Toward the end of every year I take a look back at my attendance logs, promotion records, and disciplinary records to evaluate all of our students. These aren’t face-to-face evaluations, they’re simply for my knowledge.
This is also the time of year that I purge the rolls of those who have quit or become inactive for whatever reason they may have offered.
For some, it’s work; for some, illness/injury that has since healed, yet the student hasn’t returned to training.
My personal policy is to purge students from the rolls who have been inactive for 12 months, and have not communicated the desire to return to training for 3 months.
From time to time, I’ll hear “I haven’t quit training, Sensei, I’m still a student and I’m coming back.”
No, that isn’t accurate, sorry to break it to you. If you take a semester off from college, you’re taking a break. If you miss a couple of semesters, you are a dropout. You’re no longer an active student, no matter what your intentions may be, no matter if you are still studying at home. If you aren’t enrolled, attending classes, and making progress, then you are no longer a student.
Sadly, this year’s purge will place many student’s on the ‘former student’ list. When students are purged from the rolls, their name is also removed from the nafuda-kake (name boards) on the wall of the training floor. Some are offended when they find their name has been removed, yet this is only because they don’t understand that it is a space reserved for those dedicated students that are currently training and growing.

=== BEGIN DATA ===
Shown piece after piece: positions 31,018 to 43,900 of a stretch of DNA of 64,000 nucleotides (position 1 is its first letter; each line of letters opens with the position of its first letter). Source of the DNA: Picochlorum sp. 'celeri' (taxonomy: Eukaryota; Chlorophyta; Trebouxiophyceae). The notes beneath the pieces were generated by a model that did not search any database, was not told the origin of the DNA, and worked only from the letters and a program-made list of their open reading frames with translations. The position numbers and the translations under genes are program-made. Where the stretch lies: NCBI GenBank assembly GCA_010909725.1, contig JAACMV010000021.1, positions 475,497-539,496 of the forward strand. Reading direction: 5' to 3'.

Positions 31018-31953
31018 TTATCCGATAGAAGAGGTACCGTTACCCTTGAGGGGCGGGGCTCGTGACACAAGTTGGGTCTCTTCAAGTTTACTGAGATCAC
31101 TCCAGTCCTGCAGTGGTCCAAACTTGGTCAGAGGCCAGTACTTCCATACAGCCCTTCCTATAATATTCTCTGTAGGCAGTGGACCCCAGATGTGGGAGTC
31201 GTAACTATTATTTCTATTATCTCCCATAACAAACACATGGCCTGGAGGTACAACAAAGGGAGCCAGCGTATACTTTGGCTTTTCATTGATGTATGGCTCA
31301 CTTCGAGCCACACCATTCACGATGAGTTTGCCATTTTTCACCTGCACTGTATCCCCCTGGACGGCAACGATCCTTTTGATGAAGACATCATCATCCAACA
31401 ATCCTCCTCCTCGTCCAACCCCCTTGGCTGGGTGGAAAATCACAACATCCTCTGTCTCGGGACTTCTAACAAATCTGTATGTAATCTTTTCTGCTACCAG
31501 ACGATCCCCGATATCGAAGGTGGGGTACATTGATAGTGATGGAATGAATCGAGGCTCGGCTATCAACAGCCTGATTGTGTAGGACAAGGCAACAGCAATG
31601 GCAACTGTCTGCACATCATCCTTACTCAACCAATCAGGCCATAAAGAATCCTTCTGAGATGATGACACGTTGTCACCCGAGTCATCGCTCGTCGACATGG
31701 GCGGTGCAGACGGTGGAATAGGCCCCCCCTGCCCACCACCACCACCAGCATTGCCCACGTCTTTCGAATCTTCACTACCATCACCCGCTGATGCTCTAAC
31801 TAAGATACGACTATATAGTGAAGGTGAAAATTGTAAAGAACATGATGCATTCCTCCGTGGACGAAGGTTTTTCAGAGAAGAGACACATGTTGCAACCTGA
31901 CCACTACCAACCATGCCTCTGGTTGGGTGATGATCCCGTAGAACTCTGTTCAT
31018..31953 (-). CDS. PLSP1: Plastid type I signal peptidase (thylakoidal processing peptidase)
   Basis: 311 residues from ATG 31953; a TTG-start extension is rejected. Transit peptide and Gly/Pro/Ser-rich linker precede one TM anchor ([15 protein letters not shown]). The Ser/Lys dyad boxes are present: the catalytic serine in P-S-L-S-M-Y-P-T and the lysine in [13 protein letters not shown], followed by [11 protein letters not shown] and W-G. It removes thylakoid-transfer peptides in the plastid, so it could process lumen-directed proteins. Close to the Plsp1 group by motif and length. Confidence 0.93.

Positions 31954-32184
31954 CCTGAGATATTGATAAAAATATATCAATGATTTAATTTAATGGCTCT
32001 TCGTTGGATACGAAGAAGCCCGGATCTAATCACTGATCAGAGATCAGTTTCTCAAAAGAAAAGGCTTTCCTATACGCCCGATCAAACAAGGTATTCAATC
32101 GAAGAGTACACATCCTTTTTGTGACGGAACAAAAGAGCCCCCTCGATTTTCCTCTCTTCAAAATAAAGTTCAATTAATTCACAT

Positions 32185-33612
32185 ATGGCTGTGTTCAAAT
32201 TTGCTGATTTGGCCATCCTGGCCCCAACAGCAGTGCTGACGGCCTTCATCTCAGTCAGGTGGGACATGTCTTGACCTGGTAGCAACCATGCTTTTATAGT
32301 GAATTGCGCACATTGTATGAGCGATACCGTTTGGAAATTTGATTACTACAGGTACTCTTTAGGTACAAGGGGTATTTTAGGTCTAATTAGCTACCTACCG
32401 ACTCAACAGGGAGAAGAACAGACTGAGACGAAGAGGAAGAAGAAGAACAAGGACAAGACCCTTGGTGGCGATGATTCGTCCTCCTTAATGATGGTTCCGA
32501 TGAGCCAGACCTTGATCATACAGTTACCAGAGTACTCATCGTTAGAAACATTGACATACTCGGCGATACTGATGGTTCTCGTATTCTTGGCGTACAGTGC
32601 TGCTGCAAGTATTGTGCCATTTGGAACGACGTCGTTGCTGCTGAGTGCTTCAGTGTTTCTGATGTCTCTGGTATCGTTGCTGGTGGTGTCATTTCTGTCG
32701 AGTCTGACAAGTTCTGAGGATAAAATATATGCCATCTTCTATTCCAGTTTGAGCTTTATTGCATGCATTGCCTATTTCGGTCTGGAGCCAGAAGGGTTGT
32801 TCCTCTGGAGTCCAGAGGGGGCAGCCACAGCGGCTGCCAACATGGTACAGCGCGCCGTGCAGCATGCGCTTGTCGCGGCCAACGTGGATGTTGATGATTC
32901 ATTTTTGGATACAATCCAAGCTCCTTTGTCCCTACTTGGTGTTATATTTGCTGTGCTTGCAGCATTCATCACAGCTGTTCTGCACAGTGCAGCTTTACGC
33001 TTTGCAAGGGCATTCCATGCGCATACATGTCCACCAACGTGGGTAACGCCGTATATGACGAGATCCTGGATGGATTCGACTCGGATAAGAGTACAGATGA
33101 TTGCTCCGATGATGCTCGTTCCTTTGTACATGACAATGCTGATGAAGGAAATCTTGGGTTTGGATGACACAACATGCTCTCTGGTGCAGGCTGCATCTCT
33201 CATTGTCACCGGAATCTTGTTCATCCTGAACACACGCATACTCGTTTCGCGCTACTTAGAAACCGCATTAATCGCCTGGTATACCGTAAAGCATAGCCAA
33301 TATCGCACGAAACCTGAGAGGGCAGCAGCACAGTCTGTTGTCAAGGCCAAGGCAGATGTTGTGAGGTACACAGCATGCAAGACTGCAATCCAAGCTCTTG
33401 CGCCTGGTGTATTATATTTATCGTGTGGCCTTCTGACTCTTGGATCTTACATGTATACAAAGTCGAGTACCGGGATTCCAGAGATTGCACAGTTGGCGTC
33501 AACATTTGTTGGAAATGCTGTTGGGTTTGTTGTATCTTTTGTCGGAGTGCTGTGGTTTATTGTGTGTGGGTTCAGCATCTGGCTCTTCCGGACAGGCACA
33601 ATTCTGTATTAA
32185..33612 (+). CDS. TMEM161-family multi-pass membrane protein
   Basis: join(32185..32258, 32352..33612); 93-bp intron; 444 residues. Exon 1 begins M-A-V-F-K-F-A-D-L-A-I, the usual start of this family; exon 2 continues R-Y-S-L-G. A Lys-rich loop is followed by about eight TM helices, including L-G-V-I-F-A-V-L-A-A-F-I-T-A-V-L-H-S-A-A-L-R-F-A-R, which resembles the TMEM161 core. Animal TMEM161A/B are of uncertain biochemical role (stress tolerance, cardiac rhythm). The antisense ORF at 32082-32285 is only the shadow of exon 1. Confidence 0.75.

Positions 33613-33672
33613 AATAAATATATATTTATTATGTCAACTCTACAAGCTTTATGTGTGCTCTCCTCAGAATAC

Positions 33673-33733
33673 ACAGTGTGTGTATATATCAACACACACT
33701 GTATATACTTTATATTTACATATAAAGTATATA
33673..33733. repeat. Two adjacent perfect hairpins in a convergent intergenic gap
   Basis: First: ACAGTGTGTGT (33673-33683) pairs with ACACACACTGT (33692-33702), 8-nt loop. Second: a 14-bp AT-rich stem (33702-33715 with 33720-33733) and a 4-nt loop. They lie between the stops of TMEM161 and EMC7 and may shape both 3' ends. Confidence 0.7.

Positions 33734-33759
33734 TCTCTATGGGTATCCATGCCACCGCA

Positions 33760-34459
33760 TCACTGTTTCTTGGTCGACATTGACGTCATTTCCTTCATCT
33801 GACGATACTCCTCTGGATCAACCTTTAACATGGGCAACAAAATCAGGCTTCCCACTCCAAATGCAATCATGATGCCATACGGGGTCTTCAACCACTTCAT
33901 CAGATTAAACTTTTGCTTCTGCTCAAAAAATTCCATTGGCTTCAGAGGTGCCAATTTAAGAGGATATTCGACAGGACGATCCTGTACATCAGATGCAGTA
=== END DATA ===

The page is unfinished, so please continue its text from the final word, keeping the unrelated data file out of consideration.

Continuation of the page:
No one wants to admit that they are a quitter or a dropout; it’s easier to say “I’m taking a break.” Usually it’s their ego, or subconsciously not wanting to admit failure; everyone of us commonly associates quitting or giving up with failure.
In my dojo we call it The Green Belt Curse because students at the green belt (6-kyu/5-kyu) level are the most common dropouts. I even go so far as to warn newly promoted 6-kyu students about the ‘green belt curse’ yet, it still happens. Some drop out at yellow belt, and have even had a few drop out at the brown belt and black belt level, but by far the dreaded green belt curse still reigns supreme.
Why the purge? Is it really necessary? To me, yes it is necessary. Those who are inactive for long periods of time have grown stagnant. Stagnancy is the opposite of growth, therefore, the two cannot logically co-exist in a productive manner. However, it doesn’t have to be permanent. Those who are inactive and have left on good terms will always find an open door and space on the mat to train, when they are truly committed to training once again.